Inspiration Comes in Many Forms

By Paul Hinski | August 15th, 2016

BOOMER Publisher Paul Hinski discusses his recent trip to St. Joseph's Villa and realization that inspiration can be found anywhere.

Recently I spent time touring the campus of St. Joseph’s Villa on Brook Road in Richmond. I was inspired by how, right in our own backyard, children with special needs have a place to grow and develop. I could see this in the garden area designed to have the children grow their own food and in the tranquility of a soon-to-be-completed rock waterfall area. As a father of three, it is touching to see the care given to so many children who need a little extra. St. Joseph’s also has programs and services for adults with special needs, including on-campus housing. Coupled with the emphasis on the family, this is indeed a special place.

Before my visit, I was somewhat familiar with the organization but did not really understand all the work it does. After just a short time of meeting staff and touring the campus, it became clear to me that this is an amazing organization. The mission of St. Joseph’s Villa is to provide “children with special needs and their families the opportunity to succeed through innovative and effective programs.”

Come to find out, BOOMER had recently provided inspiration for some people indirectly connected with St. Joseph’s Villa – a very unexpected group of people.


At St. Joseph’s Villa, I met David Huffine, vice president for advancement. David told me his wife, Linda, loves BOOMER magazine and recently used it in her classroom of fifth-graders. Fifth-graders are just out of our boomer demographic, so curiously I asked in what manner. David told me that Linda, a reading specialist for Chesterfield County Schools, had seen our recent issue, titled “Hero Dogs,” with a cute dog on the front cover. Linda knew that her students loved reading about animals. I never imagined BOOMER magazine would be used in school as a tool to help a teacher improve kids’ reading skills!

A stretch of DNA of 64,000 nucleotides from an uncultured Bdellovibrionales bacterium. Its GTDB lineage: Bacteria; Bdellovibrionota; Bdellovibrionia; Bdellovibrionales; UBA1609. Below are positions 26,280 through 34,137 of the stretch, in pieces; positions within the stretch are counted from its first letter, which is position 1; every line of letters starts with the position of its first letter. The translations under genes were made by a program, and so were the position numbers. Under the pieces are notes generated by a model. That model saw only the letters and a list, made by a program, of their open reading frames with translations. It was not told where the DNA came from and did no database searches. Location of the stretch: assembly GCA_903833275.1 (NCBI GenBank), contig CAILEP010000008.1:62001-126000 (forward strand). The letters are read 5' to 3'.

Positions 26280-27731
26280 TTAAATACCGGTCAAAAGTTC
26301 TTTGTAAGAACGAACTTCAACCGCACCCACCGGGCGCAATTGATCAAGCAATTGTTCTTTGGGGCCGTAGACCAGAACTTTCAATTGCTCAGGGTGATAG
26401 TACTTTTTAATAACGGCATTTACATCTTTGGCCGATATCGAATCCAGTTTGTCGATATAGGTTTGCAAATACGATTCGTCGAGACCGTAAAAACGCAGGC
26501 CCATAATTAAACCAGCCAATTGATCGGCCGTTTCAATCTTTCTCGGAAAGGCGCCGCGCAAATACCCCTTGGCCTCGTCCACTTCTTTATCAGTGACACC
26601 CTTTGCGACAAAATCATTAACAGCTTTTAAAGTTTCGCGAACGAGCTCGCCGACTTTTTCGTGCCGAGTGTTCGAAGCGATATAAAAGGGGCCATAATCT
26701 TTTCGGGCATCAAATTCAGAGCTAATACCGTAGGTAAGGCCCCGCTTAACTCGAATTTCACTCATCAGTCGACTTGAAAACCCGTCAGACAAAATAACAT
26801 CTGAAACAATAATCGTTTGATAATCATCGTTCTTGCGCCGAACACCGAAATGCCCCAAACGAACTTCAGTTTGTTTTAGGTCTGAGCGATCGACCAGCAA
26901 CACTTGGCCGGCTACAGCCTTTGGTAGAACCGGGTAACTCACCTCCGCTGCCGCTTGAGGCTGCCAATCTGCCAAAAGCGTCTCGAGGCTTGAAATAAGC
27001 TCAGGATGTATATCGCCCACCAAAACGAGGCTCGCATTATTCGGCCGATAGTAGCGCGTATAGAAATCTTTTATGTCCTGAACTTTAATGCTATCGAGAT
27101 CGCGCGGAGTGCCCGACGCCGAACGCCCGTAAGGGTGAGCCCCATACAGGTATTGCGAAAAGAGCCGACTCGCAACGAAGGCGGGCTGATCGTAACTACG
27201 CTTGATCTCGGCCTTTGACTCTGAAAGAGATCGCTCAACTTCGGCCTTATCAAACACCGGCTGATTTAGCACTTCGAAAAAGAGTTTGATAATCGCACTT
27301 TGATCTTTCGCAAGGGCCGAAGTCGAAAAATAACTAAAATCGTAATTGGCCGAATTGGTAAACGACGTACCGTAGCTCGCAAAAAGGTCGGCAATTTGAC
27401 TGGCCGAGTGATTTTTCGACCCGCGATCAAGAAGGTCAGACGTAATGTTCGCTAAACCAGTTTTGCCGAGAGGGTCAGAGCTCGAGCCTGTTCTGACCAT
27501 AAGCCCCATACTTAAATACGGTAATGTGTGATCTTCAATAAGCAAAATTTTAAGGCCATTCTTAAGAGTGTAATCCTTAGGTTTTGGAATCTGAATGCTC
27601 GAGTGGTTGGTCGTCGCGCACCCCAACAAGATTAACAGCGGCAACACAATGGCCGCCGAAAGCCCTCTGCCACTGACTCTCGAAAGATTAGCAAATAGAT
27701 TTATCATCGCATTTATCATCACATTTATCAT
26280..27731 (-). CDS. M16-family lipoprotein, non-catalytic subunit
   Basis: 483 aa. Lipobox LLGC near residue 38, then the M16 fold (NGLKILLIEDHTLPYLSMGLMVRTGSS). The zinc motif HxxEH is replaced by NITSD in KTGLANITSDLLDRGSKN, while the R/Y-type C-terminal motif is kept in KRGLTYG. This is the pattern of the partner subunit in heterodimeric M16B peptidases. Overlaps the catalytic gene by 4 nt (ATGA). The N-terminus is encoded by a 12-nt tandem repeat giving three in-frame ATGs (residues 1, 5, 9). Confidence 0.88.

When I spoke with Linda Huffine about her students’ reaction to reading BOOMER, it was heartwarming. Linda said the kids were excited to read about the hero dogs and connected with the articles differently than other animal stories they had read, like elephants or gorillas. They connected the story with their own pets, making it more real, more a part of their world. One of Linda’s students asked her if she thought that her dog could become a hero dog!

The students connected to reading because they were excited about the subject matter, not because they were told to read. The fifth-graders were thrilled when they found out they could keep the magazine and continue to read at home. (Of course, they didn’t know it is a free magazine!)


This one visit to St. Joseph’s Villa led to many new surprises. One example: the fifth-graders, way outside of our demographic, enjoyed one of our BOOMER articles, which encouraged the joy of reading. Maybe crediting our magazine is a bit of a stretch, as Linda is the one who deserves the credit. But perhaps our article on hero dogs provided inspiration to the fifth-graders as well.

On the tour of the campus, David Huffine and Drew Melson, director of marketing communications, explained the different programs they handle on the 82-acre campus. St. Joseph’s, which dates back to 1834, is unique to Richmond. The history of the Villa is amazing and the work they do so great, filling many needs for the Richmond community. They do not take on one cause but many.

Maybe you, too, have driven by the campus but never really understood its positive impact. If you want to learn more, visit their website, In a unique way, St. Joseph’s Villa and the fifth-graders reading BOOMER magazine unite together in their slogan, “We never stop believing in children and their families.”

Just goes to show that inspiration can arise where you least expect it. Open your eyes to find inspiration in your own backyard, and keep doing good – and perhaps you’ll be the unexpected inspiration for someone else.

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